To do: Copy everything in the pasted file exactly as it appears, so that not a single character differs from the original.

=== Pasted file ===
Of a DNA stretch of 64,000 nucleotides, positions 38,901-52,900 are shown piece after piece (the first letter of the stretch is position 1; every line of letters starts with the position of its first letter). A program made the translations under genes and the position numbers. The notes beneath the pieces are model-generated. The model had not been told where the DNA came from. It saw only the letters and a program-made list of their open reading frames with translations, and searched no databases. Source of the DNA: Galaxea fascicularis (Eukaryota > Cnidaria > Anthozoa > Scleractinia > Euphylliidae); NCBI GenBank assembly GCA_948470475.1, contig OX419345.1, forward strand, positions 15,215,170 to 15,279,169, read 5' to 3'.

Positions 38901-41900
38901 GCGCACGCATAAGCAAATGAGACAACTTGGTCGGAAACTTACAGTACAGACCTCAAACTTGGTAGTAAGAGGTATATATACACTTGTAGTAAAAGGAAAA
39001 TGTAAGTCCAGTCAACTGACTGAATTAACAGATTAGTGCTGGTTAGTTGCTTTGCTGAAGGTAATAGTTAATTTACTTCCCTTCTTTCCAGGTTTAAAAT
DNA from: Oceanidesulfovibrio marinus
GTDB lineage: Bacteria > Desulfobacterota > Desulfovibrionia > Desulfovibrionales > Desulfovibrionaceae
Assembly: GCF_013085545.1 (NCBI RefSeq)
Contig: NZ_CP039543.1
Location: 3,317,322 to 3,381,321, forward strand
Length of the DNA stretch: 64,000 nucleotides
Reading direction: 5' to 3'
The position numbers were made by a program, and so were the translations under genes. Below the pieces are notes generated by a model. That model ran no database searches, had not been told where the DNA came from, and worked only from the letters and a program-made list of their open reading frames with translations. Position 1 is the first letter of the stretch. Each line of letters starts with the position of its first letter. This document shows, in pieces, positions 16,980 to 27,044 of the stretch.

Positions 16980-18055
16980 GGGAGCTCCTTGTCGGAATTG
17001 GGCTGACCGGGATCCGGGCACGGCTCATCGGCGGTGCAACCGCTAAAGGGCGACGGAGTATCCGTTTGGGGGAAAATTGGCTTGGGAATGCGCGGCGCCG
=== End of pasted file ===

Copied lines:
Of a DNA stretch of 64,000 nucleotides, positions 38,901-52,900 are shown piece after piece (the first letter of the stretch is position 1; every line of letters starts with the position of its first letter). A program made the translations under genes and the position numbers. The notes beneath the pieces are model-generated. The model had not been told where the DNA came from. It saw only the letters and a program-made list of their open reading frames with translations, and searched no databases. Source of the DNA: Galaxea fascicularis (Eukaryota > Cnidaria > Anthozoa > Scleractinia > Euphylliidae); NCBI GenBank assembly GCA_948470475.1, contig OX419345.1, forward strand, positions 15,215,170 to 15,279,169, read 5' to 3'.

Positions 38901-41900
38901 GCGCACGCATAAGCAAATGAGACAACTTGGTCGGAAACTTACAGTACAGACCTCAAACTTGGTAGTAAGAGGTATATATACACTTGTAGTAAAAGGAAAA
39001 TGTAAGTCCAGTCAACTGACTGAATTAACAGATTAGTGCTGGTTAGTTGCTTTGCTGAAGGTAATAGTTAATTTACTTCCCTTCTTTCCAGGTTTAAAAT
DNA from: Oceanidesulfovibrio marinus
GTDB lineage: Bacteria > Desulfobacterota > Desulfovibrionia > Desulfovibrionales > Desulfovibrionaceae
Assembly: GCF_013085545.1 (NCBI RefSeq)
Contig: NZ_CP039543.1
Location: 3,317,322 to 3,381,321, forward strand
Length of the DNA stretch: 64,000 nucleotides
Reading direction: 5' to 3'
The position numbers were made by a program, and so were the translations under genes. Below the pieces are notes generated by a model. That model ran no database searches, had not been told where the DNA came from, and worked only from the letters and a program-made list of their open reading frames with translations. Position 1 is the first letter of the stretch. Each line of letters starts with the position of its first letter. This document shows, in pieces, positions 16,980 to 27,044 of the stretch.

Positions 16980-18055
16980 GGGAGCTCCTTGTCGGAATTG
17001 GGCTGACCGGGATCCGGGCACGGCTCATCGGCGGTGCAACCGCTAAAGGGCGACGGAGTATCCGTTTGGGGGAAAATTGGCTTGGGAATGCGCGGCGCCG